Franz Rentel, Hugo Sanchez, Niklas Weiler, and Liva Zepa, recently completed the first module of the Executive Transition Program. We caught up with them to hear about their experiences of the program so far.
Tell us about your Module 1
Liva Zepa: Firstly, I’m extremely honored to have been selected as a Women’s Scholarship recipient, receiving 100% tuition to attend the Executive Transition Program at ESMT Berlin! The scholarship supports exceptional women in senior leadership positions.
I spent 8 awesome days at the beautiful venue Skytteholm, near Stockholm with 30 other great leaders from all around the world. We dove into core business functions, stepped into general manager shoes, practiced evidence-based decision-making, tackled team challenges, received support from each other through peer consulting, and so much more!
Franz Rentel: The first module focused on honing our general management skills – such as operations, supply chains, sales and marketing, and finance management.
One of the highlights was a day visit to the Stockholm School of Economics with Hanna Setterberg taking us through the details of sound financial planning and analysis, and reminding us that sustainability and pricing in externalities are crucial.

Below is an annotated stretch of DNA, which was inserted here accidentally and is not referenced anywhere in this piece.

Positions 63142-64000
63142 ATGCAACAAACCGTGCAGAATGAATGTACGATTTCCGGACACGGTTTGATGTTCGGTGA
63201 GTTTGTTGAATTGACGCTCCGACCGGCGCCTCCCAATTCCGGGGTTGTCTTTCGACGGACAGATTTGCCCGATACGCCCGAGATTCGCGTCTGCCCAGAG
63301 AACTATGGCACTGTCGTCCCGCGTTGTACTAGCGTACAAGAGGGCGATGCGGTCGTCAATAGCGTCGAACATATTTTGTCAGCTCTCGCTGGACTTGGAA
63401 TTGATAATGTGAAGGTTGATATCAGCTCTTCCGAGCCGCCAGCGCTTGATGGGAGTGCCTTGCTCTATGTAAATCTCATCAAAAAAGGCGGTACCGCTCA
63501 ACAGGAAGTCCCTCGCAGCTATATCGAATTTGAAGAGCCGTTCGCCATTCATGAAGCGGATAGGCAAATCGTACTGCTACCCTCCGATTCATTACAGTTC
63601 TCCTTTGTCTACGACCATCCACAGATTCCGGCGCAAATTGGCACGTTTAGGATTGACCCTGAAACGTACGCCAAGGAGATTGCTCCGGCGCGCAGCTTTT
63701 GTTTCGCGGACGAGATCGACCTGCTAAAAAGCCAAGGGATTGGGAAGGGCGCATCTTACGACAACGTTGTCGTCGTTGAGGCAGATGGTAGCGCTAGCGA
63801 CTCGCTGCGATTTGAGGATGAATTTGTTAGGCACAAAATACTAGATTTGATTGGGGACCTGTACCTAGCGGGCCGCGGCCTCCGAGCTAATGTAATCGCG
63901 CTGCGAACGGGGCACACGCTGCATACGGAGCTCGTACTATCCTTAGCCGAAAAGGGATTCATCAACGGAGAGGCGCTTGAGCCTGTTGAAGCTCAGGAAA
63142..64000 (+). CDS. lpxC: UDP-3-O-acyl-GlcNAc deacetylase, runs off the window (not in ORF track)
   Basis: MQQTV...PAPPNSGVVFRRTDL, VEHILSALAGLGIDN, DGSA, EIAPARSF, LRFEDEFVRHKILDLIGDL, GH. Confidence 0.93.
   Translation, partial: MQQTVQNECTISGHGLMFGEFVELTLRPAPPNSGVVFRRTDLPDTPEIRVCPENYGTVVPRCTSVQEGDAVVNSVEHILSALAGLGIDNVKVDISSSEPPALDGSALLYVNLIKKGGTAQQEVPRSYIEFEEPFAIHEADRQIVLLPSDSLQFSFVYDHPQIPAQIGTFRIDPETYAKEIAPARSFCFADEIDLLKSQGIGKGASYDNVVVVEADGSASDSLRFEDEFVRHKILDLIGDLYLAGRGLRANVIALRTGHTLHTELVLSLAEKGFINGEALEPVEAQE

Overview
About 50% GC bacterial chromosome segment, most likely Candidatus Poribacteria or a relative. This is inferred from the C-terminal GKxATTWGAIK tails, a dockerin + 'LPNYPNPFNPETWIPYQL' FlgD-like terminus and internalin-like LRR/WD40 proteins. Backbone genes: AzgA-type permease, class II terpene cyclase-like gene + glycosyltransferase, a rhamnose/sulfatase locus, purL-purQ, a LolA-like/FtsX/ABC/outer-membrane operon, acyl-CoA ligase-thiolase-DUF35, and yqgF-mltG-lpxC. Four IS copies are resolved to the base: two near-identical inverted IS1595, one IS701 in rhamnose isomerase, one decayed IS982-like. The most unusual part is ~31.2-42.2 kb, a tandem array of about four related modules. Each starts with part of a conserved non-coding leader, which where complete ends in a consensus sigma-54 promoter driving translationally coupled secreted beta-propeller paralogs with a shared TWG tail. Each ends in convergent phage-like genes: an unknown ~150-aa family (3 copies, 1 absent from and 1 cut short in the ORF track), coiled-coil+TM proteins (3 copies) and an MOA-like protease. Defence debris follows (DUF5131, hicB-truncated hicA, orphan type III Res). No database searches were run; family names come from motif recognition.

Another highlight was the business simulation exercise by Nan Guo where we worked in teams to manage a global mobile technology company through technological evolution in a fast-paced operating environment.
Hugo Sanchez: It was an intense week of discussions, challenges, learning, and a lot of fun! The module included many hands-on tools to use in different business areas and topics.
Thank you to Sandra Vincke and Jan U. Hagen for organizing this module, to all the professors, and especially to the team for engaging during these intense 8 days and sharing great experiences during the kayak group challenge. I’m looking forward to module 2!
What are the key takeaways from the module?
Hugo Sanchez: My key takeaway was how the right levels of accountability and psychological safety can unlock people’s talent in learning organizations.
Niklas Weiler: My Top 3 takeaways are:
1. You have to be a “Learning Organization” in order to become a high-performing organization. As a team, we can achieve this by speaking up at the right time and avoiding a ”hint and hope” approach. To get to the learning zone, psychological safety and accountability need to be balanced and at best maximized. It is tricky but can certainly be done.
2. The art of decision-making is a crucial enabler for any successful manager and leader. Matt Mulford pushed us to be more rigorous to make our implicit theories explicit and taught us to avoid ignoring base rates and test the no-hypothesis to increasingly base our management decisions on evidence and less on experience or pure gut feeling.
3. To follow another evidence-based management approach (never ask for recommendations, ask for balance sheets), you need to know your financial analysis tools. Hanna Setterberg took us on a captivating ride through the nuts and bolts of sound financial planning and analysis.